Open Access

Human extraintestinal pathogenic Escherichia coli strains differ in prevalence of virulence factors, phylogroups, and bacteriocin determinants

  • Lenka Micenková1,
  • Juraj Bosák1,
  • Martin Vrba2,
  • Alena Ševčíková2 and
  • David Šmajs1Email author
BMC MicrobiologyBMC series – open, inclusive and trusted201616:218

https://doi.org/10.1186/s12866-016-0835-z

Received: 2 April 2016

Accepted: 13 September 2016

Published: 20 September 2016

Abstract

Background

The study used a set of 407 human extraintestinal pathogenic E. coli strains (ExPEC) isolated from (1) skin and soft tissue infections, (2) respiratory infections, (3) intra-abdominal infections, and (4) genital smears. The set was tested for bacteriocin production, for prevalence of bacteriocin and virulence determinants, and for phylogenetic typing. Results obtained from the group of ExPEC strains were compared to data from our previously published analyses of 1283 fecal commensal E. coli strains.

Results

The frequency of bacteriocinogeny was significantly higher in the set of ExPEC strains (63.1 %), compared to fecal E. coli (54.2 %; p < 0.01). Microcin producers and microcin determinants dominated in ExPEC strains, while colicin producers and colicin determinants were more frequent in fecal E. coli (p < 0.01). Higher production of microcin M and lower production of microcin B17, colicin Ib, and Js was detected in the set of ExPEC strains. ExPEC strains had a significantly higher prevalence of phylogenetic group B2 (52.6 %) compared to fecal E. coli strains (38.3 %; p < 0.01).

Conclusions

Human ExPEC strains were shown to differ from human fecal strains in a number of parameters including bacteriocin production, prevalence of several bacteriocin and virulence determinants, and prevalence of phylogenetic groups. Differences in these parameters were also identified within subgroups of ExPEC strains of diverse origin. While some microcin determinants (mM, mH47) were associated with virulent strains, other bacteriocin types (mB17, Ib, and Js) were associated with fecal flora.

Keywords

Escherichia coli ExPEC Colicin Microcin Virulence factor Bacteriocinogeny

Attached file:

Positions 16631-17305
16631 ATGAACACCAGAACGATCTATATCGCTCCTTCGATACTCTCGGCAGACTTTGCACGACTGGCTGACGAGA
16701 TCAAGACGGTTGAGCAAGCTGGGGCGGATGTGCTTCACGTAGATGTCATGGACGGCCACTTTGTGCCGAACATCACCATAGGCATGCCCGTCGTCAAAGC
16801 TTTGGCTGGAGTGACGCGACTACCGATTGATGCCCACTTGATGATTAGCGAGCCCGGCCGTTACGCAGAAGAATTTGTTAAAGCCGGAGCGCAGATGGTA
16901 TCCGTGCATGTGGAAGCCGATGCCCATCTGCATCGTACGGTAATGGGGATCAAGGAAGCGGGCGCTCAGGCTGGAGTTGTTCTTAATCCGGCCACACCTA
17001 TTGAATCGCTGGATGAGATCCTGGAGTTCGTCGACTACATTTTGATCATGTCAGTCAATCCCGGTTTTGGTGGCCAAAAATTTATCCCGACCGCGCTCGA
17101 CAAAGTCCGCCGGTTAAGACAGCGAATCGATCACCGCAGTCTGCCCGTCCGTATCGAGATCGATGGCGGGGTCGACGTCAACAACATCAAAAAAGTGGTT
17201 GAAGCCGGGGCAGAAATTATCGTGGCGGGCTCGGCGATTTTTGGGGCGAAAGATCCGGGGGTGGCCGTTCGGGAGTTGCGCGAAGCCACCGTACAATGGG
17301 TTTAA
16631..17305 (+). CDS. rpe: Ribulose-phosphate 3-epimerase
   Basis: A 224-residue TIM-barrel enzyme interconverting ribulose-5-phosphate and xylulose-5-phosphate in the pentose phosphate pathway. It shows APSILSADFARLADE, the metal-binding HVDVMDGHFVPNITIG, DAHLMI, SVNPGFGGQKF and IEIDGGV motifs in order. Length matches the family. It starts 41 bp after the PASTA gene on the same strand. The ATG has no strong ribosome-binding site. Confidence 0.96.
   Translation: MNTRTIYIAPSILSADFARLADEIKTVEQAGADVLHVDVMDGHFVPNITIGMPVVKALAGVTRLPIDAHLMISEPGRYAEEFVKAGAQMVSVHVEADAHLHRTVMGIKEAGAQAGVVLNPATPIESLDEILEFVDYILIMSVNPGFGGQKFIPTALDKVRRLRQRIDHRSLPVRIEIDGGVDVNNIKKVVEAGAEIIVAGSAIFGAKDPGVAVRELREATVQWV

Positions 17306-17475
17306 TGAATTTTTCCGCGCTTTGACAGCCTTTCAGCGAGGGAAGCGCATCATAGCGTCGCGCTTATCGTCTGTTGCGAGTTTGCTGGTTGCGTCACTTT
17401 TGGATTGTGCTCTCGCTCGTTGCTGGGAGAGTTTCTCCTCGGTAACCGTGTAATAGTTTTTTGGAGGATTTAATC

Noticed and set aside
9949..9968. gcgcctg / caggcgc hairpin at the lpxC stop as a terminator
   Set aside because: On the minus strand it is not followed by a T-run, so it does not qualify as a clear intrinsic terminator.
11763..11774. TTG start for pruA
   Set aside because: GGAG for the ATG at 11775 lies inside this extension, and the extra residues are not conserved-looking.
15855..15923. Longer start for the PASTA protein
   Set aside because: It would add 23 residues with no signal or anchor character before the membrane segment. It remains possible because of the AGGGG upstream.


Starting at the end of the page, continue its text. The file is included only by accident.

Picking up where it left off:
Background

Extraintestinal pathogenic E. coli (ExPEC) strains colonize various sites in the human body and cause diverse extraintestinal infections [1, 2]. Compared to commensal E. coli strains, extraintestinal strains have larger genomes and encode more virulence factors [3]. The group of ExPEC strains includes uropathogenic E. coli strains, septicemia-associated E. coli, meningitis-associated E. coli, and other strains [4]. ExPEC strains typically encode i) virulence factors that allow them to bind to human cells (e.g. P-fimbriae, S-fimbriae) [5, 6], ii) factors important for survival in the human body (e.g. siderophores), and iii) factors capable of damaging human cells and tissues (e.g. hemolysin, cytotoxin necrotizing factor) [7].

Another important feature of pathogenic and also commensal E. coli strains is production of bacteriocins [812]. Colicins and microcins (bacteriocins) are antibacterial proteins or peptides, respectively, differing in a number of characteristics including molecular mass, presence of post-translational modifications, export from producer cells, etc. Colicin Js is known to share features of both colicins and microcins [9, 10, 13, 14]. Bacteriocin production has been shown to play an important ecological role in bacterial competition [15]. In addition to antimicrobial activity, several bacteriocin types have also been shown to inhibit proliferation of eukaryotic cells [16]. In previous reports, an association of bacteriocin production with E. coli virulence factors was described [1012, 17] as well as a positive correlation between the frequency of bacteriocinogeny and the number of virulence factors encoded by E. coli strains [17]. In a former study, production of virulence factors typical for the ExPEC pathotype (sfa, pap, aer, iucC, cnf1, α-hly), in the set of fecal E. coli strains, was associated with a higher frequency of bacteriocinogeny, a higher prevalence of bacteriocin multi-producers, and a greater abundance of microcins H47, M, V, B17, and colicins E1, Ia, and S4 [17]. In addition, production of microcin types H47, M, I47, E492, and V, and colicin E1 was associated with the uropathogenic E. coli pathotype [1012]. Higher production of microcin V was also detected in septicemia-associated ExPEC strains isolated from blood [18].

In this study, we characterized a set of 407 human extraintestinal pathogenic E. coli isolated from different body sites and determined the prevalence of 30 bacteriocin determinants representing most of the known bacteriocin types. In addition, we determined 18 virulence determinants typical of intestinal and extraintestinal pathogenic E. coli strains and also the main phylogroups of E. coli (A, B1, B2, and D). ExPEC strains were isolated from skin and soft tissue infections, as well as from respiratory, intra-abdominal, and genital infections. Results obtained in this study were compared to a previously characterized and published set of 1283 human fecal E. coli strains [19, 20].

Results

Origin of extraintestinal pathogenic E. coli and fecal strains

The ExPEC strains (n = 407) were isolated between 2007 and 2012 from patients attending the University Hospital in Brno, Czech Republic (Table 1 and Additional file 1: Table S1) and characteristics of these strains are shown in Table 1. The ExPEC strains were isolated from patients suffering from skin and/or soft tissue infections (SSTIs) (n = 154), from patients with respiratory infections (n = 111), from patients with intra-abdominal infections (n = 87), and from patients with genital infections (n = 55).